Mini-Reviews: Shards of a Broken Sword trilogy by W.R. Gingell

I read the Shards of a Broken Sword trilogy in February and March and am doing mini reviews for each book. I’m also excited because this is the first time I’ve read a book by an author from Tasmania (as far as I know). I’ve always thought Tasmania sounds like such an intriguing place to visit.

twelve days of faery by w.r. gingellTwelve Days of Faery by W.R. Gingell

Series: Shards of a Broken Sword #1

Genre: Fantasy

Source: Ebook, purchased

150 pages

My thoughts

This is the first book I’ve read by W.R. Gingell, but it isn’t the last book by Ms. Gingell I will read. So far this year I’ve read six of her books! I really enjoy her writing.

I liked that this book turned some of the fairy tale tropes on their head. For example, a prince is cursed instead of a princess. A woman comes to save him, but maybe after the curse is gone she’s not interested in the prince, but in his father the king. This is a short book (a novella), but it’s lots of fun and filled with intrigue, magic, some romance and trips into Faery. A good start for a trilogy.

My Rating: B+

fire-in-the-blood-by-w-r-gingellFire in the Blood by W.R. Gingell

Series: Shards of a Broken Sword #2

Genre: Fantasy

Source: Ebook, purchased

123 pages

My thoughts

This is the second novella in this fantasy trilogy called Shards of a Broken Sword. The first two books are about different characters. They are set in the same world and both about shards from a broken sword that hold a great deal of magic. The books are short (from about 120 to 220 pages), but the stories are satisfying and complete.

This story about a prince, a dragon, a maid and a sleeping princess in a tower is humorous and exciting as the prince along with his dragon try to complete challenges in seven circles to find the princess. And there is even some romance!

My Rating: B

the first chill of autumn by w.r. gingellThe First Chill of Autumn by W.R. Gingell

Series: Shards of a Broken Sword #3

Genre: Fantasy

Source: Ebook, purchased

220 pages

My thoughts

I like how this ties up the loose ends in the trilogy. Each book is about different characters, but in this book all the characters are brought together by the end. I like that. There is magic galore in the book as well as dragons, royalty, enchanters and enchantresses, romances, lots of Fae! And we finally find out what the shards of the broken sword are for.

I recommend this trilogy to anyone who likes fairy tale retellings, a little romance in their stories (that doesn’t take over the story), magic, dragons, fantasy.

My Rating: B+

Trilogy Rating: B+

About the Author

W.R. Gingell is a Tasmanian author who lives in a house with a green door. She loves to rewrite fairy tales with a twist or two–and a murder or three–and original fantasy where dragons, enchantresses, and other magical creatures abound. Occasionally she will also dip her toes into the waters of SciFi.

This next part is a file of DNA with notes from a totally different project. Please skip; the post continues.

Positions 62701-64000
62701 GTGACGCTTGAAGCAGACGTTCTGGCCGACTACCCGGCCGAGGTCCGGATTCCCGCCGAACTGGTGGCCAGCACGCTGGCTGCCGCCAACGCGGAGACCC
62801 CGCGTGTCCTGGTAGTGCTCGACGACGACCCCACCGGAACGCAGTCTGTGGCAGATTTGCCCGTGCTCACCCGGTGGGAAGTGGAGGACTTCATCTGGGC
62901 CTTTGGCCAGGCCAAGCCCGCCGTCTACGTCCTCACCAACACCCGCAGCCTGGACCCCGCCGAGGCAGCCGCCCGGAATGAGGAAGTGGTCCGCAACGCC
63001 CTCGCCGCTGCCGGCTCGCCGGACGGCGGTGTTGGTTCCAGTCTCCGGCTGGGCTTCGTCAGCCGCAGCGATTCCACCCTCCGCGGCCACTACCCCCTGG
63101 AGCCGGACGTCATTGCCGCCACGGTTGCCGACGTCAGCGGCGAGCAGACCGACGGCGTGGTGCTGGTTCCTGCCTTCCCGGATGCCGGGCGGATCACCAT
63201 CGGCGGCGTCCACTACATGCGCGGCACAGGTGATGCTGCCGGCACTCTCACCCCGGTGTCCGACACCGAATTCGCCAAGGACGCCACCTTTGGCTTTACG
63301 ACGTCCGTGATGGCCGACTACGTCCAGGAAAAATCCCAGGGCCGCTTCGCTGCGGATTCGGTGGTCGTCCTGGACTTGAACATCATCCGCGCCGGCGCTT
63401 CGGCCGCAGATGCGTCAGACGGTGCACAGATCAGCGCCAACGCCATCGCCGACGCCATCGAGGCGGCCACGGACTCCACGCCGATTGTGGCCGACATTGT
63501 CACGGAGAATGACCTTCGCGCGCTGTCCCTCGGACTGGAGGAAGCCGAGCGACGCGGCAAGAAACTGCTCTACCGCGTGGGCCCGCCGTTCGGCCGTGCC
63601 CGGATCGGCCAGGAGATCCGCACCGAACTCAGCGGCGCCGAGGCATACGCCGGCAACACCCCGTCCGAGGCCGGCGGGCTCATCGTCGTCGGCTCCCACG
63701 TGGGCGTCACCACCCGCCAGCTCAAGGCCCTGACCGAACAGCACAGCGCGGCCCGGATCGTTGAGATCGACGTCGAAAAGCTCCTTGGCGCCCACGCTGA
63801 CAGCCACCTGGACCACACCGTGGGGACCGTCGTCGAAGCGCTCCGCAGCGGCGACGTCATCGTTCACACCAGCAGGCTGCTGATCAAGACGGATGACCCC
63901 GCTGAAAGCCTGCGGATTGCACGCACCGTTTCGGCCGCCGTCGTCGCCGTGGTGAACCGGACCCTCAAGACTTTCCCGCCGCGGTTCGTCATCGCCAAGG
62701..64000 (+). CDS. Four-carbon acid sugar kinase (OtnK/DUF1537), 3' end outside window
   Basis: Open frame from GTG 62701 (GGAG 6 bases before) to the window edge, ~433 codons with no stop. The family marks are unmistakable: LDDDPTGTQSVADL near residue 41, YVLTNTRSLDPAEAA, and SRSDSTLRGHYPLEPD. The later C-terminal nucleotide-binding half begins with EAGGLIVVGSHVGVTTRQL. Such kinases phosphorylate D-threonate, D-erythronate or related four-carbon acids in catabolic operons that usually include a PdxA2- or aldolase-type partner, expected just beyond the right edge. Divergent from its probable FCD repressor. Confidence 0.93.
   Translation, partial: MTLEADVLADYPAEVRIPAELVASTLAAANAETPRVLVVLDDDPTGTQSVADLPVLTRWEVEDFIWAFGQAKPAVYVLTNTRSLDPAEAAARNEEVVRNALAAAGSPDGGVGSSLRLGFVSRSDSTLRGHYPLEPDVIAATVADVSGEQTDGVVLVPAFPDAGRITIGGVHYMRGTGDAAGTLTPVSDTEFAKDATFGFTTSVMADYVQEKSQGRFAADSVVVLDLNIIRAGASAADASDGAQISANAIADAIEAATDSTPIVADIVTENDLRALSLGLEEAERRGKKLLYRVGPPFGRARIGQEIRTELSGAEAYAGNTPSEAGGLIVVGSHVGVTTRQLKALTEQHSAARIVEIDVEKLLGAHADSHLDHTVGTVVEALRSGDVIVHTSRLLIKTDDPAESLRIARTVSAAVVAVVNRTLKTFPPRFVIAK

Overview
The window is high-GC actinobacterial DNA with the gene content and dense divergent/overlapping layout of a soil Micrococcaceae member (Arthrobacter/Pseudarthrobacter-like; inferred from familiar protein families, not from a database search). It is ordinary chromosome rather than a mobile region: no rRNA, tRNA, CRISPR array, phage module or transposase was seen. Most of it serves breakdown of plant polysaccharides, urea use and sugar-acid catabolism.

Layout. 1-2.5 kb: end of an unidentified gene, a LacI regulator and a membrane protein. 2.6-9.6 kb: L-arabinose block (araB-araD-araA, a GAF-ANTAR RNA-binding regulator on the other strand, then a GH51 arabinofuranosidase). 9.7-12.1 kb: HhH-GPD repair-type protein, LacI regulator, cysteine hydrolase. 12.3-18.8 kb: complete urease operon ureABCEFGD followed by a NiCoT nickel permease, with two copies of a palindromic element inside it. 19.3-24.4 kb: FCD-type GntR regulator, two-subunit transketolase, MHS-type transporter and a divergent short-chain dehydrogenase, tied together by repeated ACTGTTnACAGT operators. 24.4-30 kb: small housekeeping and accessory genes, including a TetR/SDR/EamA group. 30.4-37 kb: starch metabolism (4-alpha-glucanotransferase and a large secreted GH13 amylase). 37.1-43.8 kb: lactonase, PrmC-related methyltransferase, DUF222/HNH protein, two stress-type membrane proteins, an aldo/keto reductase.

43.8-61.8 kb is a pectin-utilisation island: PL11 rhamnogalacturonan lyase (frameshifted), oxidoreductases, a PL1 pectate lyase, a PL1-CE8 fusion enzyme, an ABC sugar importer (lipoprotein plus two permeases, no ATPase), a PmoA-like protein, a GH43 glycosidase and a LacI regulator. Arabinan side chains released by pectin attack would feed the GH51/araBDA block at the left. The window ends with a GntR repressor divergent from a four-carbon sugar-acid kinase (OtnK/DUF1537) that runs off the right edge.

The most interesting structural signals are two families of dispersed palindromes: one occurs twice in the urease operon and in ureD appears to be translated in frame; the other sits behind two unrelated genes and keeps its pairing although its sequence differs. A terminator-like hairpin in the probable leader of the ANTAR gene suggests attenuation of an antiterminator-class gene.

W.R. spends her time reading, drinking an inordinate amount of tea, and slouching in front of the fire to write. Like Peter Pan, she never really grew up, and is still occasionally to be found climbing trees.

Reading Challenges

POPSUGAR Reading Challenge hosted by the POPSUGAR website — A book with a weather element in the title (The First Chill of Autumn)

Swords and Stars Reading Challenge hosted by MsNoseinaBook — Read a sequel (Fire in the Blood)

Waiting on Wednesday: October 12

I am participating in Waiting on Wednesday hosted by Breaking the Spine. This gives me a chance to show the books I’m looking forward to in the next few months.

Check out Breaking the Spine for more information.

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the-bear-and-the-nightingale

The Bear and the Nightingale

by Katherine Arden

Series: None

Genre: Fantasy

Publication date: January 10

Synopsis: A young woman’s family is threatened by forces both real and fantastical in this debut novel inspired by Russian fairy tales.

In a village at the edge of the wilderness of northern Russia, where the winds blow cold and the snow falls many months of the year, a stranger with piercing blue eyes presents a new father with a gift – a precious jewel on a delicate chain, intended for his young daughter. Uncertain of its meaning, Pytor hides the gift away and Vasya grows up a wild, willful girl, to the chagrin of her family. But when mysterious forces threaten the happiness of their village, Vasya discovers that, armed only with the necklace, she may be the only one who can keep the darkness at bay.

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The reasons this book appeals to me:
  • This sounds like such an interesting fantasy.
  • I’ve seen this book compared to Naomi Novik’s book Uprooted.
  • A beautiful cover.

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